Tauranga Arts Festival launched this year’s programme in style, with the largest audience ever turning out to the launch.
Baycourt held a near full house with more than 500 people attending the launch event last night in its 11th year running.
The room was filled with some of Tauranga’s most influential people, including Tauranga Mayor Greg Brownless.
The festival will run from October 24 to November 3 and organisers say it is set to celebrate New Zealand’s diverse stories with a colourful programme covering a range of theatre, dance, workshops and speaker discussions.
It will feature both home-grown and international talent, including performers from the United States, Germany, Scotland, Canada and Australia.
A beautifully harmonised waiata – a dawn chorus named Takiri Ko Te Ata penned by local singer Ria Hall and performed by The Mauao Crazy Choir – welcomed the audience and opened the event.
Tauranga Arts Festival chairwoman Kathryn Lellman said this year’s launch enjoyed the largest audience ever.
She said the festival bought some of the finest arts and culture events to Tauranga.
“10 days and nights of world-class experience, right here in our back yard.”
She said the festival aimed to engage people emotionally, not just sell tickets.
“We don’t want just bums on seats, we want hearts in our theatre.”
Tauranga Mayor Greg Brownless said two-year intervals for the festival might seem like a long time to wait, but “sometimes, good things take time”.
He said the festival “energised” the CBD and encouraged people to come in and shop before the event or make a night out of it afterwards with dinner or drinks.
Festival director Jo Bond said in a written statement the team didn’t start out with a theme in mind but sometimes a thread could be seen running through the events in the programme.
Diversity emerged as the central theme for this year’s festival.
“Celebrating all the peoples who make up our nation and our community seemed important after events in Christchurch,” she said
This year’s programme includes a number of award-winning plays.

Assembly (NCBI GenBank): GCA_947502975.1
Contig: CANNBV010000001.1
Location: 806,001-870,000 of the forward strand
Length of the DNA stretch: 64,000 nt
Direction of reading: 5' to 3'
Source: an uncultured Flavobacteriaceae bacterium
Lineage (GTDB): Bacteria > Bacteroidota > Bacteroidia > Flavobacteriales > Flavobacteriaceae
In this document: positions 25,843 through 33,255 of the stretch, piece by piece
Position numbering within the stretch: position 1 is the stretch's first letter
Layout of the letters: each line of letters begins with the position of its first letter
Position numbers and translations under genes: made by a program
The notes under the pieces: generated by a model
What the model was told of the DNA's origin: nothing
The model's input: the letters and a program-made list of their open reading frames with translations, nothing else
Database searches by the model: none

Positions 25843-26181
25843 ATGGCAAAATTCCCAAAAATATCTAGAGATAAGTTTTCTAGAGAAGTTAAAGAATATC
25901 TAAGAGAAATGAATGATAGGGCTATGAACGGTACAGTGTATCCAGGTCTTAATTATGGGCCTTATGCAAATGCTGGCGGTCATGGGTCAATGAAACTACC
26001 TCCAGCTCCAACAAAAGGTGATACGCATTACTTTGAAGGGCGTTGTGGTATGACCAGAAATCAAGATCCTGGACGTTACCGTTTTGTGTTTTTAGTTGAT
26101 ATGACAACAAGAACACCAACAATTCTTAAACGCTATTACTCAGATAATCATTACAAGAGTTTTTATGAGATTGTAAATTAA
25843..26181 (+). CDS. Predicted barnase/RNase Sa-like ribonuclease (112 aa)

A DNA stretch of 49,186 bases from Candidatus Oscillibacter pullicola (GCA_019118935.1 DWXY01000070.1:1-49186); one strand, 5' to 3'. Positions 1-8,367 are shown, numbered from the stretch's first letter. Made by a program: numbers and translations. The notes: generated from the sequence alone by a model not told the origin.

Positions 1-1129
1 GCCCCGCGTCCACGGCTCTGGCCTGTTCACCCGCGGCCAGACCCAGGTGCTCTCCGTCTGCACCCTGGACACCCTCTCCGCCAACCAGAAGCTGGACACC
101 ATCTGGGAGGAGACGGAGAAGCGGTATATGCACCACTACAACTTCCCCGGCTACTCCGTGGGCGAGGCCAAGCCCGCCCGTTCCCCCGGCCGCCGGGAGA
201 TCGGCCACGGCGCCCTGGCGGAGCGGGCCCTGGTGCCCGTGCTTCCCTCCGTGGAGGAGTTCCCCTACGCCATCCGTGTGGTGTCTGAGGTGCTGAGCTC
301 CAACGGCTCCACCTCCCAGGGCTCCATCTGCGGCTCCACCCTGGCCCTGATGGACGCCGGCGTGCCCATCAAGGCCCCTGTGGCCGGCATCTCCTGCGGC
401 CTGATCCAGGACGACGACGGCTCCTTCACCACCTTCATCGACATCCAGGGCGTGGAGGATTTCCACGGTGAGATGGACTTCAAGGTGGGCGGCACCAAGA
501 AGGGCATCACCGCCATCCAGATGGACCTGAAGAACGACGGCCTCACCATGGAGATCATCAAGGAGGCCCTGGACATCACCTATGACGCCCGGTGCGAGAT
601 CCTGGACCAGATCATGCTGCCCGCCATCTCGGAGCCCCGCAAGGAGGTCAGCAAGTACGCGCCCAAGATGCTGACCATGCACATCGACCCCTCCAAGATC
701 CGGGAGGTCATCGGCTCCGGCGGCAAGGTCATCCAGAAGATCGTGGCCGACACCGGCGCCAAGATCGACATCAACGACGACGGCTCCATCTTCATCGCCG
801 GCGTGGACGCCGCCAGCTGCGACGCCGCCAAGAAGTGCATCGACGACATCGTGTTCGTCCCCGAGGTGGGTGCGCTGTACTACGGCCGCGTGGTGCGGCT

Still Life with Chickens is set in Auckland while Wild Dogs Under My Skirt is an examination and celebration of what it means to be a Samoan woman in New Zealand.
Both plays explore stirring topics, including loneliness and sexual abuse, but keep the mood light with plenty of humour.
Cellfish is another award-winning drama that sees Māori prisoners explore Shakespeare with funny and unpredictable results.
The dance events on offer include Māori-indigenous Australian choreographer Amrita Hepi’s exploration of heritage and belonging in A Call to Dance.
Hepi will speak to people at Tauranga Art Gallery and develop a short dance that reflects the character and people of Tauranga Moana.
The Speaker Programme will feature two panel discussions on diversity.
Sri Lanka-born and New Zealand-raised novelist and lawyer Brannavan Gnanalingam, second-generation Chinese-New Zealander Renee Liang, and Samoan-Pākehā actor and playwright Victor Rodger will tackle the issue of racism.
Meanwhile, Green MP Chlöe Swarbrick, The Rocky Horror Show creator Richard O’Brien and award-winning columnist Rachel Stewart will talk about being “different” while living in the public gaze.
The Schools Festival will comprise of workshops, including from internationally renowned illustrator Craig Phillips, and there will also be four writing workshops for adults, including Tim Balme’s session on screenwriting and Catherine Robertson’s on novels.
According to data collected by the festival, more than 500,000 people, including schoolchildren, have attended a festival event since its inception in 1999.
The 2017 programme drew more than 47,000 people, according to the data.
Tauranga Arts Festival
October 24 to November 3
For more information and the full programme, go to the festival’s website.